Qantas cuts costs with new planes

Qantas has a bright future if it can execute successfully.

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Qantas (ASX: QAN) is preparing to receive the airline's first Boeing 787 Dreamliner on Wednesday, the first of 14 to arrive between now and the end of 2015, which will simplify the airline's fleet and reduce costs.

The new aircraft will be operated by Jetstar and offer cost savings on maintenance and fuel of around 20%. They have been hailed as a game-changer for Qantas, as the company aims to cut costs in order to increase competition in low-fare routes and spread margins at a time when competition is increasing on all major routes.

The 787s will allow Qantas to greatly reduce costs by retiring its aging Boeing 767 aircraft operated under the Qantas brand. Like an old car, aircraft cost more to run and maintain the older they get. Qantas' Boeing 767 fleet has an estimated age of nearly 19 years and will be replaced by 11 newer and more fuel efficient Airbus A330-200s, shifted from Jetstar to Qantas as Jetstar receives the 787s.

Placing the new aircraft under the Jetstar brand seems counterintuitive at first glance, but it will allow Qantas as whole to compete strongly on lower fares, especially within Asia. Overall the new aircraft, along with savings in other parts of the company, are expected to slash 10% from total costs to bring Qantas within 5% of Virgin's (ASX: VAH) cost base.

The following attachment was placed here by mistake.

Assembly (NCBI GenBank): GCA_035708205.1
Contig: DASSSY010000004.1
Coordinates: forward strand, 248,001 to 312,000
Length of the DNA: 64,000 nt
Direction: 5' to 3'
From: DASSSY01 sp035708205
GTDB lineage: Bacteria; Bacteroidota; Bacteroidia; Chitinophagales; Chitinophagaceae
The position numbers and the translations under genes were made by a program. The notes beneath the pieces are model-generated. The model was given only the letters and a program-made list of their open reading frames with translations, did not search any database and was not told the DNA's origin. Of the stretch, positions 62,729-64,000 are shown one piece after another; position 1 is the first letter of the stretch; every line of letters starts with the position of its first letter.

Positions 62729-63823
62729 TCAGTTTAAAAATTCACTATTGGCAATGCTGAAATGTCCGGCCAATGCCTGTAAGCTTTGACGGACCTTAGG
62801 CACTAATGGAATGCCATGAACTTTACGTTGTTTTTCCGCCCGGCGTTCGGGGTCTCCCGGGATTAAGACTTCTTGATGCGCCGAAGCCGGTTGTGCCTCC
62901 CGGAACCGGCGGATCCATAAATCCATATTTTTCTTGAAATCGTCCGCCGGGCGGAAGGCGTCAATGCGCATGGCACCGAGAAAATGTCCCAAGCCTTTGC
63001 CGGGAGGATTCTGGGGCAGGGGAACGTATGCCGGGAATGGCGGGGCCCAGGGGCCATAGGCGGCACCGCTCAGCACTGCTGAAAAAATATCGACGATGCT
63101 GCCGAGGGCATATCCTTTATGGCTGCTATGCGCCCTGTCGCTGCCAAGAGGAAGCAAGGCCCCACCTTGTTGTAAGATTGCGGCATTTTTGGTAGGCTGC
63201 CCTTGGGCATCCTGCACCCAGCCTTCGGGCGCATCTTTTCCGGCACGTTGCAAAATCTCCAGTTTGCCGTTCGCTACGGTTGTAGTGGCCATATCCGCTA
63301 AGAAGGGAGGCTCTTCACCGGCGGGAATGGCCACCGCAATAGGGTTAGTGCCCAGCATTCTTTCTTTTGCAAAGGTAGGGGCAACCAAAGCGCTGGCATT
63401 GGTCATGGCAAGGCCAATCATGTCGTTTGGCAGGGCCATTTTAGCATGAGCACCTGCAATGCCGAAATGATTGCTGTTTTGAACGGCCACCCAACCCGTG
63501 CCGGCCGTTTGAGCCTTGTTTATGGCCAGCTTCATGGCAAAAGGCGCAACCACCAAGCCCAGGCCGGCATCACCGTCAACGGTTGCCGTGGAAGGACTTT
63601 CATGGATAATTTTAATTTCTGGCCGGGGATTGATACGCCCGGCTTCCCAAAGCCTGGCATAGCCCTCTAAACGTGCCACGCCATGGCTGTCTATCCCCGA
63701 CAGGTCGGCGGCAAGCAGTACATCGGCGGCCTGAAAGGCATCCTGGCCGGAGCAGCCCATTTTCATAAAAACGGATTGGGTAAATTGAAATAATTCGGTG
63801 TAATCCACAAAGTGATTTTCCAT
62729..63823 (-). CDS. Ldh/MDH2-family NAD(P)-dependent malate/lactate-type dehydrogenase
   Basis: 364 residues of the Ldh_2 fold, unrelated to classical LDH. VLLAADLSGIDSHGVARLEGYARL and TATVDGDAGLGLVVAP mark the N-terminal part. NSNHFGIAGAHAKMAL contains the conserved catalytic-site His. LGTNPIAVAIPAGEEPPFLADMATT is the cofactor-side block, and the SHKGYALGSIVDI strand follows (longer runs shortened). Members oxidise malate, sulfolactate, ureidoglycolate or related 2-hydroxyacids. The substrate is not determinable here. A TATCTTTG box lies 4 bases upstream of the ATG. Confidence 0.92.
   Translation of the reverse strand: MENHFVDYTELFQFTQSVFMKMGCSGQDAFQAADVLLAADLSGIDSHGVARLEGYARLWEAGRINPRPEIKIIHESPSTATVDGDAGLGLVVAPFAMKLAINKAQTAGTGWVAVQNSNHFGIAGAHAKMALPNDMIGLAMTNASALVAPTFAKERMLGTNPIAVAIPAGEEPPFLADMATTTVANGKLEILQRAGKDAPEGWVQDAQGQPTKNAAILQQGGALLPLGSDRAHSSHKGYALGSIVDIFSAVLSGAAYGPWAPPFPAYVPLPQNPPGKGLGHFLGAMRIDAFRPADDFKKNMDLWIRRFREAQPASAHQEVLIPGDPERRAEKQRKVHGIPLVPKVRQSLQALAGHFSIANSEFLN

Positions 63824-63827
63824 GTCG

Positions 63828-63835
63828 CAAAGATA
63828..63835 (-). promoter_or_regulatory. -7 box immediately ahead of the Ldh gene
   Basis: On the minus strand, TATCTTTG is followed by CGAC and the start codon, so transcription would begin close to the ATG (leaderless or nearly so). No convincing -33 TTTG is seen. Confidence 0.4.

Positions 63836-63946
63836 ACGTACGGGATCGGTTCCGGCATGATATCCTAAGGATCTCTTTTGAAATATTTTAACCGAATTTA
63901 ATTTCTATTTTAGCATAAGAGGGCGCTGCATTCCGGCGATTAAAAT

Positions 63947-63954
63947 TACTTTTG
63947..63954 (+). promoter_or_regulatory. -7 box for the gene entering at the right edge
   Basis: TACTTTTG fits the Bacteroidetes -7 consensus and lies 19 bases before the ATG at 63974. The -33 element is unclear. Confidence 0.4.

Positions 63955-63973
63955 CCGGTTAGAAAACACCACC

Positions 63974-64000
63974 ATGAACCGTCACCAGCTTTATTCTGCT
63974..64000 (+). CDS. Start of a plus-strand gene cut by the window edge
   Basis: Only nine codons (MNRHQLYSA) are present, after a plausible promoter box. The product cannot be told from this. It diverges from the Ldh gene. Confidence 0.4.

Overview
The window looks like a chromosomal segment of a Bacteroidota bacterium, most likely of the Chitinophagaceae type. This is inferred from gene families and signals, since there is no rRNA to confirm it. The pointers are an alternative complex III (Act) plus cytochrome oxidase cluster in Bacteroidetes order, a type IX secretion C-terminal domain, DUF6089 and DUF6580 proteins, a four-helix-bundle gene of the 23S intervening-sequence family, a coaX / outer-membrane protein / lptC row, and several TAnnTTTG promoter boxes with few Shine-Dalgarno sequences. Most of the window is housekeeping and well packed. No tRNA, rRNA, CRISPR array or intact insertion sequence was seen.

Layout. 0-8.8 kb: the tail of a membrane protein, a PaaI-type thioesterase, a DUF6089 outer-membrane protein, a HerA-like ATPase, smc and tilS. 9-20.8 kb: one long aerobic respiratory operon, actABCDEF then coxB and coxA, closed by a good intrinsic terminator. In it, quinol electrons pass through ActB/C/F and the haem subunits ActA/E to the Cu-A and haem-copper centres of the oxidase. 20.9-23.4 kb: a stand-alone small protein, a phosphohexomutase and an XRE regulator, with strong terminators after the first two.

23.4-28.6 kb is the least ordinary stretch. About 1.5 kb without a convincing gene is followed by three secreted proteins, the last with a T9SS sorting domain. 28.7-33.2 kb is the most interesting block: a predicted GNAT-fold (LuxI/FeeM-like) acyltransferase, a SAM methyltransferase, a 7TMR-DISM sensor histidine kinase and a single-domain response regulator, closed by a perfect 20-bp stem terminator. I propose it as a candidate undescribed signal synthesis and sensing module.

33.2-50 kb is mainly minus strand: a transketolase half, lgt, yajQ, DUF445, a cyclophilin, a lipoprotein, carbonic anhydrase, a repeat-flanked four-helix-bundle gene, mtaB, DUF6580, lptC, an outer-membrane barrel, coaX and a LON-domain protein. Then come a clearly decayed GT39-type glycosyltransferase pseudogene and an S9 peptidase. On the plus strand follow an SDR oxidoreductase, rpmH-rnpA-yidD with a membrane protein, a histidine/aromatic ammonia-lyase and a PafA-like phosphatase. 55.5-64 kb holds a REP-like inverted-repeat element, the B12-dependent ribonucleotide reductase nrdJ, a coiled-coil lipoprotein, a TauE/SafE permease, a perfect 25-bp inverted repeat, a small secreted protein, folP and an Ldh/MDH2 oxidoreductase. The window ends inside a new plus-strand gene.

This will allow Jetstar to compete with aggressively low fares offered by competitors such as Virgin, Tiger (majority owned and operated by Virgin), and Air New Zealand (ASX: AIZ), and allow Qantas to concentrate on restoring profitability in its important, but loss making, international routes.

Qantas International has been a drag for shareholders and the company in recent years but is expected to break even in 2015. This will coincide with a period of expansion as up to 37 aircraft are retired and 109 planes are received over the next five years. Qantas also has options on the purchase of larger variants of the 787, the 787-9, which will fall due from 2016 onwards and may be key to increasing profitability on international routes. A decision on the purchase will depend on the profitability of the international arm at the time.

Foolish takeaway

Qantas is in the midst of turning the company around from delivering long-term poor returns to a company that can consistently compete with the world's best. Renewal of aircraft is key to the strategy, with newer aircraft driving cost and efficiency savings as well as greater customer satisfaction. The delivery of new aircraft this year will give Qantas its youngest fleet ever and drop the average age to below that of Singapore Airlines. If Qantas can achieve all it plans to, it will be an excellent investment over the next five years.

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Motley Fool contributor Andrew Mudie does not own shares in any of the companies mentioned.

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